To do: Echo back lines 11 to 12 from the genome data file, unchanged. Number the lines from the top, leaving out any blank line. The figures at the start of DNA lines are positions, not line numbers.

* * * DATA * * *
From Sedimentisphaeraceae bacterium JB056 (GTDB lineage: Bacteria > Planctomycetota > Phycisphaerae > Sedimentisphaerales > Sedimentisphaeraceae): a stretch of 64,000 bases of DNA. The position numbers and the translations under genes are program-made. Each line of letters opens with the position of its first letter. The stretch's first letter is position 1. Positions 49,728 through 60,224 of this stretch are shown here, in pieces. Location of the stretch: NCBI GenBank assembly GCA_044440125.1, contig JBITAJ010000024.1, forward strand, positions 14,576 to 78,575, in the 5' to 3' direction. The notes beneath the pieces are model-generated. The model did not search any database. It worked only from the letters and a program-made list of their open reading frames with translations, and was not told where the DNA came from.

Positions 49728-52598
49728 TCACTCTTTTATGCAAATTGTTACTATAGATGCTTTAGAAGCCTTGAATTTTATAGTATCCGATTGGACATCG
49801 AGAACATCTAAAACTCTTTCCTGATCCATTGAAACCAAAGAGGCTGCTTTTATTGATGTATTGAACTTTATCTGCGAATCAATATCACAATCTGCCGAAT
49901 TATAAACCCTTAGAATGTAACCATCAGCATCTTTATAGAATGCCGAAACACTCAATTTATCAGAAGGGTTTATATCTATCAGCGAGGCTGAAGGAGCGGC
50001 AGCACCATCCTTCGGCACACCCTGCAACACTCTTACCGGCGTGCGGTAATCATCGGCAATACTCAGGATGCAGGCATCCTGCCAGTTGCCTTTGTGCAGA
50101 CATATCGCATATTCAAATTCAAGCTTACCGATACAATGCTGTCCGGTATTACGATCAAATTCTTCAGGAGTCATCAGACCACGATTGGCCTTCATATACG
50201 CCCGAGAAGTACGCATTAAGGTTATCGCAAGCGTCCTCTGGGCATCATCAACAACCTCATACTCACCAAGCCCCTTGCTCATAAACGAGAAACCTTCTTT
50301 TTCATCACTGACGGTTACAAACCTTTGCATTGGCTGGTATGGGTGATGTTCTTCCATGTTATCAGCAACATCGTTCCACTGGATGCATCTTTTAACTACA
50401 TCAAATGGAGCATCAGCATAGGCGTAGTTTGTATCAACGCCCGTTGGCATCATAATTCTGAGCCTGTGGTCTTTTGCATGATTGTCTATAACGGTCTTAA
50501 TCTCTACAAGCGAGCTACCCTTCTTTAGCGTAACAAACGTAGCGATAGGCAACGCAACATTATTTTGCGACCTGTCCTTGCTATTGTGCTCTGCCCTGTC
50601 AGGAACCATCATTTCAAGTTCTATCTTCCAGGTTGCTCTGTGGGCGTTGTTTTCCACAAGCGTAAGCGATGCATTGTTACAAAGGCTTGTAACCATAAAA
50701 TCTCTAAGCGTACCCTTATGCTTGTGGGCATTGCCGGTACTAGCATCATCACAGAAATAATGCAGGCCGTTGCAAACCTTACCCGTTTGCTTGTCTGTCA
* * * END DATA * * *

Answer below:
50501 TCTCTACAAGCGAGCTACCCTTCTTTAGCGTAACAAACGTAGCGATAGGCAACGCAACATTATTTTGCGACCTGTCCTTGCTATTGTGCTCTGCCCTGTC
50601 AGGAACCATCATTTCAAGTTCTATCTTCCAGGTTGCTCTGTGGGCGTTGTTTTCCACAAGCGTAAGCGATGCATTGTTACAAAGGCTTGTAACCATAAAA